The Pirates kept much of the same lineup in 1926, hoping to repeat, but it’s never that easy. They finished in third, 4 1/2 games behind the Cardinals. Gooch continued to spell Smith frequently, appearing in 86 games (80 behind the plate) to Smith’s 105 (he caught in 98). His hitting dropped to .271, though he drove in 42. He only scored 19 runs, though.
Pittsburgh went to another World Series in 1927. Gooch caught 91 games, seeing more duty as Earl Smith drew a 30-day suspension in mid-June. While his average slipped again, to .258, his RBI total climbed to 48 and he drew praise for his throwing. Also of interest that year was how Johnny circulated a petition asking for the reinstatement of his roommate, star outfielder Kiki Cuyler, after manager Donie Bush benched Cuyler for several weeks late that season.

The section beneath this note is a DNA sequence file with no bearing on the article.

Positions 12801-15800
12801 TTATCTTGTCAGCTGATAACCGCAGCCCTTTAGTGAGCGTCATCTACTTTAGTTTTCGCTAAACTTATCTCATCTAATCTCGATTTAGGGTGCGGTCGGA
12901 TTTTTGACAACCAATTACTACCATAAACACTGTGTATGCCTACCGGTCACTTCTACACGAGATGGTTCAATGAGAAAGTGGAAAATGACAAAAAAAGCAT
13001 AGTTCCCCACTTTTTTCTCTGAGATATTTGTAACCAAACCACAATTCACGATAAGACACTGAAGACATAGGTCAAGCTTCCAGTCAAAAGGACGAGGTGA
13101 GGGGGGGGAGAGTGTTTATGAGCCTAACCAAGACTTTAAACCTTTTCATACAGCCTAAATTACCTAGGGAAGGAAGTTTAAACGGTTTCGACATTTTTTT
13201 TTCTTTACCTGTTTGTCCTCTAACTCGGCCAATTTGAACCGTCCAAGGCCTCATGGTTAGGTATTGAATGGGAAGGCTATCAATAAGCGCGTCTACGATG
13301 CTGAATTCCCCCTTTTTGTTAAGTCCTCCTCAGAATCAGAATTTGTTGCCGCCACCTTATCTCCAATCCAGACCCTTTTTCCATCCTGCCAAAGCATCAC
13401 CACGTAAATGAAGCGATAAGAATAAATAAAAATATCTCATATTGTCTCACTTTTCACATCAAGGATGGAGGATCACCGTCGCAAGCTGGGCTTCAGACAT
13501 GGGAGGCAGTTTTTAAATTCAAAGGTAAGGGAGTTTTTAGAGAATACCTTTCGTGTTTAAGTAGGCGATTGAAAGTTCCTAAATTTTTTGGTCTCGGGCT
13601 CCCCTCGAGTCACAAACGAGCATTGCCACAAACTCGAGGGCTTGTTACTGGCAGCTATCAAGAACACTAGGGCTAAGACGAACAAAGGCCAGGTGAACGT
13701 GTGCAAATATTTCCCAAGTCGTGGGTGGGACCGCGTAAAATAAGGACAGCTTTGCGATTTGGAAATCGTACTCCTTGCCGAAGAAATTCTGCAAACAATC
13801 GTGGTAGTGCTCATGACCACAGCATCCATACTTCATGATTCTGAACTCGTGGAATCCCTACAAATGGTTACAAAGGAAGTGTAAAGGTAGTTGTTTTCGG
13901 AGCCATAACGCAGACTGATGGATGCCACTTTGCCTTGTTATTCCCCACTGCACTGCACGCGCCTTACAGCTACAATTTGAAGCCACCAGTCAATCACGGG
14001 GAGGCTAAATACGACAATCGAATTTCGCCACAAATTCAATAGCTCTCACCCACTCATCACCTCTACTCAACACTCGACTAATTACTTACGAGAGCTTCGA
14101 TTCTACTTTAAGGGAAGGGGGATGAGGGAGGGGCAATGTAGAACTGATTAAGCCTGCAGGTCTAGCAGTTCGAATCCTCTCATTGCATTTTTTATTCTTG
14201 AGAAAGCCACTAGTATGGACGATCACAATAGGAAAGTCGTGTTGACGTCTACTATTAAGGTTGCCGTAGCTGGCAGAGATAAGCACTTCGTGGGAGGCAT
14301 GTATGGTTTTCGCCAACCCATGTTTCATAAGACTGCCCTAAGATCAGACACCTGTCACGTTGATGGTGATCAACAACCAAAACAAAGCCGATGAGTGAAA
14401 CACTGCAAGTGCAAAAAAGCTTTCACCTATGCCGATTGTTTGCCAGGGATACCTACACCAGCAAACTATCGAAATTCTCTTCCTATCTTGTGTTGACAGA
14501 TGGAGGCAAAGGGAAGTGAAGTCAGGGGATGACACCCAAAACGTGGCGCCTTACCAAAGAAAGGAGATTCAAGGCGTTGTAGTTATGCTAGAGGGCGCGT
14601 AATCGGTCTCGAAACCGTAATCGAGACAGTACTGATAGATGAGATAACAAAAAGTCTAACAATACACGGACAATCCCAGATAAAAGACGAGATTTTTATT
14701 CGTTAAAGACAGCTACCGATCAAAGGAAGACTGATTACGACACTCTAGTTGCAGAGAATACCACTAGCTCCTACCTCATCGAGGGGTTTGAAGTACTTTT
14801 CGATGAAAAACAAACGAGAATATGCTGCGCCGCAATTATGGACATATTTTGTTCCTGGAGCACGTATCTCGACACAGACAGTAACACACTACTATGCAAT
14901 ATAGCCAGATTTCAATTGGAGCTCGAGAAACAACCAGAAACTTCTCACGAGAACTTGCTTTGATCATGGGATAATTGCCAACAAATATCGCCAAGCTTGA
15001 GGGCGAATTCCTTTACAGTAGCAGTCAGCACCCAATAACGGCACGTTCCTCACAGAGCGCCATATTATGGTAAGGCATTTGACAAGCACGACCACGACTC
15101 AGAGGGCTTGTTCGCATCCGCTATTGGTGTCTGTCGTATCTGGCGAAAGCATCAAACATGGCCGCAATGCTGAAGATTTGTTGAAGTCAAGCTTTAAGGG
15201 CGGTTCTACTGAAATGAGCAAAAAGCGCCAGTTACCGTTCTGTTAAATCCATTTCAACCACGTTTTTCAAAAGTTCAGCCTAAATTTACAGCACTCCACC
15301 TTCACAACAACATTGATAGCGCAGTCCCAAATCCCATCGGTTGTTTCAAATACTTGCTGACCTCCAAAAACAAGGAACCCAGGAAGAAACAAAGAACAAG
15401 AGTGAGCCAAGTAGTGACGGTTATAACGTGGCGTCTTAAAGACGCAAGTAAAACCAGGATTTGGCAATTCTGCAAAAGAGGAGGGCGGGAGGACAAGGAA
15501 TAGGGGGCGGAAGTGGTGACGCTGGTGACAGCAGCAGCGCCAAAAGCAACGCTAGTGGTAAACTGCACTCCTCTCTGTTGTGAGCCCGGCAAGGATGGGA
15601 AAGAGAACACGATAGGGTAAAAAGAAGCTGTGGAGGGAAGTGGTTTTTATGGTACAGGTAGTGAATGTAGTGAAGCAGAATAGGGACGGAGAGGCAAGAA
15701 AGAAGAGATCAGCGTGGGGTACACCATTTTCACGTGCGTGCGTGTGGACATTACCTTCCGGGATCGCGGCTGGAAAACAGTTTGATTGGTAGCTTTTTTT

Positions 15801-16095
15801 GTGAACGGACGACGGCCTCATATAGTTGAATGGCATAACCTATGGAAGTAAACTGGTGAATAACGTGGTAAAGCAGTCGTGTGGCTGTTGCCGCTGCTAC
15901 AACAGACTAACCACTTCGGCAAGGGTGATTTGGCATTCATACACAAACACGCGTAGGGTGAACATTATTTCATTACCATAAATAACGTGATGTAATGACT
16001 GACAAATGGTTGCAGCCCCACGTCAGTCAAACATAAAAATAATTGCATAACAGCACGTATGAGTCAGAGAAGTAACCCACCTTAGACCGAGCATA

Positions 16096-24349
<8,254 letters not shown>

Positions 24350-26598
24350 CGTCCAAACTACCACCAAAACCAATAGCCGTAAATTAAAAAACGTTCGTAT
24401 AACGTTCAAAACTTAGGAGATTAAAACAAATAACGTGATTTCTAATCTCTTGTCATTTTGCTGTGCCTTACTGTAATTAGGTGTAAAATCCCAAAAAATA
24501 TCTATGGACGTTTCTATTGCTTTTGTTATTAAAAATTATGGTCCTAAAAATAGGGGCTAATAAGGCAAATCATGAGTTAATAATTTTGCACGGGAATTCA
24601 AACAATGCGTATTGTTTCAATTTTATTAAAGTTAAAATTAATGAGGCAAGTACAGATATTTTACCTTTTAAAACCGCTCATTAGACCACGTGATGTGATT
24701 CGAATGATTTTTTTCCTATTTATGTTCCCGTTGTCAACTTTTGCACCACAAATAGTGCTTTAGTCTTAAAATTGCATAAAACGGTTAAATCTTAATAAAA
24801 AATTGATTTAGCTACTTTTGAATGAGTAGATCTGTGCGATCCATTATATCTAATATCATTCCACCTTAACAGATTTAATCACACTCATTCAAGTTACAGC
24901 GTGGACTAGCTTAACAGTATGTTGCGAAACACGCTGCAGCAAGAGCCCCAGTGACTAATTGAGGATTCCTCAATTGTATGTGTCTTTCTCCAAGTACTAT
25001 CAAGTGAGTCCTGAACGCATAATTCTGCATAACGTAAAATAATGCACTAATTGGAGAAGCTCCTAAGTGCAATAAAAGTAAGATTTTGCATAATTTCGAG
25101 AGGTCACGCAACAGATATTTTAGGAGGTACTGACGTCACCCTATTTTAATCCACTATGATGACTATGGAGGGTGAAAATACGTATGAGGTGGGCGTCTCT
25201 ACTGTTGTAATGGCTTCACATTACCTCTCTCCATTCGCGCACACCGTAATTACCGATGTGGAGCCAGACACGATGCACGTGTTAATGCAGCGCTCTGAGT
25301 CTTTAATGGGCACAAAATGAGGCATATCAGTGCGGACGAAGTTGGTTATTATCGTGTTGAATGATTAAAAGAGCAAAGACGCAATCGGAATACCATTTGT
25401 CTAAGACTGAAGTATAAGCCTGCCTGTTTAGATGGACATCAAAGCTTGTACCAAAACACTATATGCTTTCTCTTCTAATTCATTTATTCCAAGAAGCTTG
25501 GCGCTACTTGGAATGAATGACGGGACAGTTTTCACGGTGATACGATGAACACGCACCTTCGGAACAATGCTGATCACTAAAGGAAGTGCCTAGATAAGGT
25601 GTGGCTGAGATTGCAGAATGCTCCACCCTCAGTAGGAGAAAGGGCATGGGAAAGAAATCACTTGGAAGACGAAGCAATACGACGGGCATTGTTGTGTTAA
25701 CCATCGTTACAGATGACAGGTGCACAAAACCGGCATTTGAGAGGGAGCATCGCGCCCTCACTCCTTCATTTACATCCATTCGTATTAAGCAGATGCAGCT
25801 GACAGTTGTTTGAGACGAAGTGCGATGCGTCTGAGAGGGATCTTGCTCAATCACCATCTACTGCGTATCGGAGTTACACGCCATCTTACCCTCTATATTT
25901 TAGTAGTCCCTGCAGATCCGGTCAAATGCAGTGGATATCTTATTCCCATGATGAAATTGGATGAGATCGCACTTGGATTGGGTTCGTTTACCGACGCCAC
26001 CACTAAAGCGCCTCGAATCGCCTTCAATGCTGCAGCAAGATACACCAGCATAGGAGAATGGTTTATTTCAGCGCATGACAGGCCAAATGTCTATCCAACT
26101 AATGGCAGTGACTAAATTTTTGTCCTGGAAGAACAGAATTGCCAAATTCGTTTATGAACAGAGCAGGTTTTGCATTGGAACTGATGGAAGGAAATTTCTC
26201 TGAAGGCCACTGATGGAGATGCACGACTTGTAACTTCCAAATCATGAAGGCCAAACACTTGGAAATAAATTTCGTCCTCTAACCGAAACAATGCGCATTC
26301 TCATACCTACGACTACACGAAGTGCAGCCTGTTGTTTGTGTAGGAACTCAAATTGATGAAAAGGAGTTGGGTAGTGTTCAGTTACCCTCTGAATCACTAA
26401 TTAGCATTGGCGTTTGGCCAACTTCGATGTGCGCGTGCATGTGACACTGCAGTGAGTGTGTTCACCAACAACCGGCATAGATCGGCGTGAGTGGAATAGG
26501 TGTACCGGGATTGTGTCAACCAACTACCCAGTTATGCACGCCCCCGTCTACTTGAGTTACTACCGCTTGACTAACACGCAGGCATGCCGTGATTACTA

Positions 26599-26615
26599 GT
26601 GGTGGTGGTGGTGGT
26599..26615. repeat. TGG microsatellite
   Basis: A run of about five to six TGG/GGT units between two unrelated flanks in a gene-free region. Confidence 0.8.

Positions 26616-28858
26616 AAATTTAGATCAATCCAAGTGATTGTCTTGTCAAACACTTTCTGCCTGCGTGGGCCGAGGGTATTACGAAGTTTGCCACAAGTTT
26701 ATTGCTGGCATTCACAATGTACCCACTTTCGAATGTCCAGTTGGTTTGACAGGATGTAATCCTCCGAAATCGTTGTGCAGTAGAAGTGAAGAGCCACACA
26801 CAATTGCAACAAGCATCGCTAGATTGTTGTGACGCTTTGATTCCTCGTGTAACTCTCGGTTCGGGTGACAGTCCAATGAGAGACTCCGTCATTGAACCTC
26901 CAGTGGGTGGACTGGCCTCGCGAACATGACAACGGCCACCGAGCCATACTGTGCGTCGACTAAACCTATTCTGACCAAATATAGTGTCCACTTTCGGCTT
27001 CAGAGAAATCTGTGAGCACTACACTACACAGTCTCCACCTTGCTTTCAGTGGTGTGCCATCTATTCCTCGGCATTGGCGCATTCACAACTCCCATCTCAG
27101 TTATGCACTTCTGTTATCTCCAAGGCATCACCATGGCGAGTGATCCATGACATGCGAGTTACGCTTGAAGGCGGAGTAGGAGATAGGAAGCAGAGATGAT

In the Series, he appeared once again in three games. The Yankees swept this one in four games – this was 1927, remember. Gooch had six plate appearances and walked once (Earl Smith was 0-for-8). Though the outcome was probably a foregone conclusion, the Series ended in the bottom of the ninth on a wild pitch by Johnny Miljus. Rather than see his pitcher be branded as the goat, Gooch spoke up right away and said the ball was not a wild pitch but should have been scored a passed ball, and that it was on his shoulders. “Nine times out of 10 I would have caught it, but I was down on the ground and the ball went a little high and wide. That ball should have been caught. The official scorer made a mistake. It was no wild pitch. The error should have been charged against me.” Memories may have become distorted at a distance, but 16 years later, Arthur Daley wrote in the New York Times that Miljus’s pitch was “the wildest wild pitch that mortal man ever uncorked.”